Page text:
Since Tribal Gaming Machines have been defined by Idaho Code 67-429B to not be electronic simulation of a slot machine or of casino gaming, that then leads us to the fact that maybe we need to define what a simulation of a slot machine or casino gaming is. Since we know that in the eyes of a non-gaming expert, it could easily be mistaken that it is in fact a simulation of a slot machine or of casino gaming, is it not also likely that to the non-gaming expert eyes that a Historical Horse Racing Terminal also could be mistaken for a simulation of a slot machine or casino gaming?
What then would be a simulation?
In a letter dated December 21, 2004 from Penny J. Coleman to Mr. Kent R. Hagg she was responding to a classification opinion on DigiDeal Digital Card System, Trips or Better Poker. She was evaluating an electronic poker game in which a human dealer pushed electronic buttons to simulate the shuffling of cards and dealt players an electronic hand of cards which appeared on an electronic screen in front of said player. In reviewing this letter it appears that in order for a game to be deemed an electronic simulation it must be a facsimile of a game, the following is taken from Ms. Coleman’s letter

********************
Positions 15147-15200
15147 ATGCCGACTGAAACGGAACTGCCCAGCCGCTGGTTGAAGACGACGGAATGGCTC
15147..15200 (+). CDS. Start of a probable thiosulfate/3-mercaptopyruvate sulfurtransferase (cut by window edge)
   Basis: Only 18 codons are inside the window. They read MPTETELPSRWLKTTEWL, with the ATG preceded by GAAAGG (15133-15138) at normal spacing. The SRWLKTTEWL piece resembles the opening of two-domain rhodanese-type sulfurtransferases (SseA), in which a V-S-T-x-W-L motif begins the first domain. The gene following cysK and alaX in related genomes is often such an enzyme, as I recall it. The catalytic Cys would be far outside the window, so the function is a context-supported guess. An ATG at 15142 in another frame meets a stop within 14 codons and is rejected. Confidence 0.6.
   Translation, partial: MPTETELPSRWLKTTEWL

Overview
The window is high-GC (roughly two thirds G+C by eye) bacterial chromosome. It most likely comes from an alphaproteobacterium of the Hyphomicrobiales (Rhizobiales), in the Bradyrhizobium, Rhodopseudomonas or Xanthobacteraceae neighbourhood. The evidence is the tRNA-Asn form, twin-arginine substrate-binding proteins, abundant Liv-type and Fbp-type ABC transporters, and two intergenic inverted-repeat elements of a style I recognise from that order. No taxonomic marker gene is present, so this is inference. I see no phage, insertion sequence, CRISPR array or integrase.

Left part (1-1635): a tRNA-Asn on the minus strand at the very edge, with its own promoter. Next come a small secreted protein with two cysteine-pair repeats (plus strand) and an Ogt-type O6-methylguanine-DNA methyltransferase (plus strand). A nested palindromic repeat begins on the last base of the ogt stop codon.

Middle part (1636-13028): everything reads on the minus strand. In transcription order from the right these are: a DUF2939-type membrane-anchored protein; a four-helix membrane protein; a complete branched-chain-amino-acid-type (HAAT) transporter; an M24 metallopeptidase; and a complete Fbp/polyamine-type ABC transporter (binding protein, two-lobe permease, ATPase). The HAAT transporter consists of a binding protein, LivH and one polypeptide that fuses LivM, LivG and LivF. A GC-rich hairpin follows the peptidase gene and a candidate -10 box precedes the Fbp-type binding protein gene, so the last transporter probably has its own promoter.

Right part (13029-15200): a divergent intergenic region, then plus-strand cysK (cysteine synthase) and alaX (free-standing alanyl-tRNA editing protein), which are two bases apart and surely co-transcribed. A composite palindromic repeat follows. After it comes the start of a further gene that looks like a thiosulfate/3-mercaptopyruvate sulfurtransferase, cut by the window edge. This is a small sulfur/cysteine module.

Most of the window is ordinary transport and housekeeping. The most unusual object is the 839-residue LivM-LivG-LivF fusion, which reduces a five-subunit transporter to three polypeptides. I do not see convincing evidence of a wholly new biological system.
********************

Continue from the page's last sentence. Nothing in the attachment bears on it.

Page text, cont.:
“By way of analogy, Sycuan Band of Mission Indians a. Roache, 54 F.3d 535, 542-543 (91h Cir. 1994) reviewed a wholly-electronic pull tab game, one in which the player bought and played pull tabs generated by computer and displayed on a video screen. The Ninth Circuit concluded that hs was an exact, self-contained copy of paper pull tabs and thus an electronic facsimile. Accmd, Cabam Band ofMission Indians 9. National Indian Gamiw~ Cmmissiim, 304 F.3d. 633,636 (D.C. Cir. 1994). Pull tab machines, however, that merely dispense, and display the results of, paper pull tabs are of a different sort.”
Therefore that leads to one of the following conclusion:
1) Both Tribal Gaming Machines and Historical Horse Racing Terminals are NOT electronic or electromechanical imitation or simulation of any form of gambling, hence neither would be in violation of The Constitution Of The State Of Idaho and we should absolutely vote no to S-1011 to repeal the 2013 Historical Horse Racing Legislation and consider adding an amendment to the Idaho State Statutes declaring Historical Horse Racing Terminals are not an electronic or electromechanical imitation or simulation of any form of casino gambling OR